You know who Xeno Lovegood is if you're a Harry Potter fan. He's Luna's father and the editor of the Quibbler -- the man is odd, cross-eyed, considered highly quirky even within the eccentricity-tolerant wizarding world, all too likely to believe in things no one else thinks real. At the Weasley/Delacour wedding at the beginning of the final Harry Potter book, Xeno wears a necklace with a Deathly Hallows pendant, and Viktor Krum gets into a verbal sparring match with him about it. Krum's only knowledge of the Hallows symbol is through its co-opting by Dark wizard Gellert Grindelwald. But Xeno Lovegood knows the history of the Deathly Hallows, believing that they actually exist (a belief which is well validated by book's end), and he refuses to stop wearing his Hallows necklace simply because intolerant, pureblood fascists have tried to wrest the symbol's original meaning for their own bigoted purposes.

So. I won't stop wearing the poppy just because a small number of people misunderstand its meaning. Because even if no one else knows or cares to find out why I wear it, I know what that small red poppy is for. I know it's a symbol not only of freedom, but of the profound personal sacrifices made -- the loss of an arm, a leg, an eye; a hidden wound that still causes pain years later; deep psychological damage that takes decades, if ever, to heal -- to safeguard that freedom. I know that many of our young men and women fought and sacrificed to preserve our rights -- which include the right to be different from others, to have a dissenting viewpoint, to cherish a minority belief. And I will not let intolerant bigots forget that, nor will I be cowed into letting them co-opt the poppy for their own purposes.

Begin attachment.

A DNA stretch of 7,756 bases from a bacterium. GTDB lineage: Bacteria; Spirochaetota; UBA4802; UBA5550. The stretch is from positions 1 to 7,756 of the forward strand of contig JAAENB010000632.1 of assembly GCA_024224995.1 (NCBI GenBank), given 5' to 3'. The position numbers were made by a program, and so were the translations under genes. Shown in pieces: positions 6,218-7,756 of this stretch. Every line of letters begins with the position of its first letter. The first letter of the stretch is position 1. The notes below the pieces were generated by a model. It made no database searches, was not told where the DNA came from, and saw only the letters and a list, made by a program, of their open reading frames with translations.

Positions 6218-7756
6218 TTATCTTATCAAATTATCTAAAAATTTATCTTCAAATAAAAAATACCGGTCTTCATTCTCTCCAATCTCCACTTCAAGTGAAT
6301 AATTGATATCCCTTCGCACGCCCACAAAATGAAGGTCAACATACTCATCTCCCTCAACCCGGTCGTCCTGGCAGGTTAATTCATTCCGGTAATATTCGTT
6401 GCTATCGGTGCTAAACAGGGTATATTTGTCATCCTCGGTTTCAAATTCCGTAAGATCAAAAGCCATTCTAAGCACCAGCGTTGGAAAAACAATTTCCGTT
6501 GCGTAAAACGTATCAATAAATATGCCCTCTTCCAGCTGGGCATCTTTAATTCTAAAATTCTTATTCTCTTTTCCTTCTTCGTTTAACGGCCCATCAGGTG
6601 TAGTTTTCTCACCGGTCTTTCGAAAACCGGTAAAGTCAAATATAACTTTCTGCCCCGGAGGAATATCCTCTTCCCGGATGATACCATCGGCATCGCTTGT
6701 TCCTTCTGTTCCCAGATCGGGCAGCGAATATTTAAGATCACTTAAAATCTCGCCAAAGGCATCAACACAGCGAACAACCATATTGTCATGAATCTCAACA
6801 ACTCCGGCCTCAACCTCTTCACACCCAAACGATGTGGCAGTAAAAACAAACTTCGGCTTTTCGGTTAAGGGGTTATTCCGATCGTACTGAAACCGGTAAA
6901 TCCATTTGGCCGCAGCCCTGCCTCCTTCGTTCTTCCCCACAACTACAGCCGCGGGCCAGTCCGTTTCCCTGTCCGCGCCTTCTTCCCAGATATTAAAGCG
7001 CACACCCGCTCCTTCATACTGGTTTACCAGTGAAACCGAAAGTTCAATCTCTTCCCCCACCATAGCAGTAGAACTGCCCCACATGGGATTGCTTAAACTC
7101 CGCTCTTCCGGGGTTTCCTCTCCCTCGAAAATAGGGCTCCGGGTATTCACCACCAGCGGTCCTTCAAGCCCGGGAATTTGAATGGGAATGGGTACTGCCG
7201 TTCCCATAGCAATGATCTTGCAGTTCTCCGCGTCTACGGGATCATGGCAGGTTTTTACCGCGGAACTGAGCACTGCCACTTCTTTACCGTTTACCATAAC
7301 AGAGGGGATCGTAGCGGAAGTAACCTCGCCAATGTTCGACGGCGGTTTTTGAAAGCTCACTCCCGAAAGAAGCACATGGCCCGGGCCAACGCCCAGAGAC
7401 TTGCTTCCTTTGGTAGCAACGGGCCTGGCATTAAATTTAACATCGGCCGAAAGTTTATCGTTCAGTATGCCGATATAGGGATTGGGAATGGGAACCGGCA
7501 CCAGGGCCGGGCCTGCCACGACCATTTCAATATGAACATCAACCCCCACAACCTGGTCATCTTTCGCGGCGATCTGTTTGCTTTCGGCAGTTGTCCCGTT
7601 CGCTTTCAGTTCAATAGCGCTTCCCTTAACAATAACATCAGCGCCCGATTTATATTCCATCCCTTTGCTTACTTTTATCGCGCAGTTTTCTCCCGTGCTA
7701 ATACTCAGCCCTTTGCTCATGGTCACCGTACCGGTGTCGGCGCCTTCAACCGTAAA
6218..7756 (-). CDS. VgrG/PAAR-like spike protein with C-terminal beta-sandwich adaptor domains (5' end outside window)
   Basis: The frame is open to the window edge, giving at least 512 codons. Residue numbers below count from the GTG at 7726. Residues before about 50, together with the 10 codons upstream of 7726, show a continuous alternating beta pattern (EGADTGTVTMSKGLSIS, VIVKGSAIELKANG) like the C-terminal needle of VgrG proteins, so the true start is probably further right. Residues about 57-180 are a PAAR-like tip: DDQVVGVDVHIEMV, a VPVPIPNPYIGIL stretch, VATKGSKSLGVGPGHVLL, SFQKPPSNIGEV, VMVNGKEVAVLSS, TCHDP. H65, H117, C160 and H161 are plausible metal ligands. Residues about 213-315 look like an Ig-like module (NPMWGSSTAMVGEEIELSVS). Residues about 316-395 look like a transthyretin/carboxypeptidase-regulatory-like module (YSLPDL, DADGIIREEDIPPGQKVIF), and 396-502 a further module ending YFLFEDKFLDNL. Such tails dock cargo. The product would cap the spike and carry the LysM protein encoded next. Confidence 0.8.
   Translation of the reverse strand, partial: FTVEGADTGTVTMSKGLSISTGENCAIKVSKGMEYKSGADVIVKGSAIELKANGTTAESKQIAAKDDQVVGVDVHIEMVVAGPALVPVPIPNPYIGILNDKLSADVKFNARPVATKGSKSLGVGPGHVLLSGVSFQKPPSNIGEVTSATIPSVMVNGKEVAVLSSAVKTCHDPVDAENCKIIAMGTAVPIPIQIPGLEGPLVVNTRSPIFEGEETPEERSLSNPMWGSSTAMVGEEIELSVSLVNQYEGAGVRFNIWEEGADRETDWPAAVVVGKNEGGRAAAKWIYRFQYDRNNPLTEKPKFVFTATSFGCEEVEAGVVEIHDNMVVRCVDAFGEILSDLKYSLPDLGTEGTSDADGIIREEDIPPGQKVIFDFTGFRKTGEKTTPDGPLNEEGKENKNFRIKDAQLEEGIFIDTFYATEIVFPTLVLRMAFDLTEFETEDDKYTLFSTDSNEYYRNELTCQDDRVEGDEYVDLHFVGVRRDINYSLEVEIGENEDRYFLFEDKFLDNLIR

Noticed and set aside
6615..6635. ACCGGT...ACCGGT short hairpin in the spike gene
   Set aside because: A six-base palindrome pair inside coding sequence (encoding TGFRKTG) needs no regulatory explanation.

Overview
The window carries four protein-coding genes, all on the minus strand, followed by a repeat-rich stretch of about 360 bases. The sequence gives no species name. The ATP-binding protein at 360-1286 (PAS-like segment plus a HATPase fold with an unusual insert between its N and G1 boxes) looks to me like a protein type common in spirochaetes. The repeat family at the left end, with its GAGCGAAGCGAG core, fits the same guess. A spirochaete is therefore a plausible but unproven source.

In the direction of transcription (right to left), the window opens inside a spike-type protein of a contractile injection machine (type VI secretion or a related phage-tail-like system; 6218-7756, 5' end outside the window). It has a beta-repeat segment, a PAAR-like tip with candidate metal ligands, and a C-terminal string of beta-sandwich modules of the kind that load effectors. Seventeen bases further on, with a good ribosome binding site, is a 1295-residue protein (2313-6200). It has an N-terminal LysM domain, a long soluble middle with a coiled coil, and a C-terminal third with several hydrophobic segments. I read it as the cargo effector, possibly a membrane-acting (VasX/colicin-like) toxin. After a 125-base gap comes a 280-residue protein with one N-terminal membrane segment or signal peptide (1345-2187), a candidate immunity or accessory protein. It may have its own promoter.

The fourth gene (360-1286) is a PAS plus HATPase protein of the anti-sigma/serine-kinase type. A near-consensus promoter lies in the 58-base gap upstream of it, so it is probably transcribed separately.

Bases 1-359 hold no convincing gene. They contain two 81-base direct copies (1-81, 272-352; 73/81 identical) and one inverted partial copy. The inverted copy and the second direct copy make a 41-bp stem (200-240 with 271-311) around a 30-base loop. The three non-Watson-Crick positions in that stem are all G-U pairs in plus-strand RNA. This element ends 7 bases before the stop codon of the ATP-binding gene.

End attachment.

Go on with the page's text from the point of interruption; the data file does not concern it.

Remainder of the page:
It's only a small act. But small acts, like pivot points, can have huge consequences.

Thursday, November 10, 2016

What my parallel-universe self is doing today

You know the multiverse theory, right? The idea that we live in just one of a cloud of potential alternate universes or dimensions, each opaque to the others? I've been thinking about that today; specifically I've been wondering what one of my parallel-universe selves might be doing with her Thursday.

One of them, I hope, is in Saint Peter's Basilica today, getting up close and personal with one of the greatest works by one of her artistic heroes: the Pietà sculpture by Michelangelo Buonarroti. I hope that in a more placid universe than this, she's untroubled by the shouts and whispers of political upheaval, the cries of triumph or sobs of defeat or breathing out of threatening words against the Other.